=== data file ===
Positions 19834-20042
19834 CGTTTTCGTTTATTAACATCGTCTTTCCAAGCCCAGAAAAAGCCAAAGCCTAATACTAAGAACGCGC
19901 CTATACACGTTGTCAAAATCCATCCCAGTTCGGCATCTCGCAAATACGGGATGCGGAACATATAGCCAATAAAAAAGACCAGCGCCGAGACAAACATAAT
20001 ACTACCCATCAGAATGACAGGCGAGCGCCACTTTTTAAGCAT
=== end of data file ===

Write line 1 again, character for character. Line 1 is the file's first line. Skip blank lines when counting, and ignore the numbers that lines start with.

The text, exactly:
Positions 19834-20042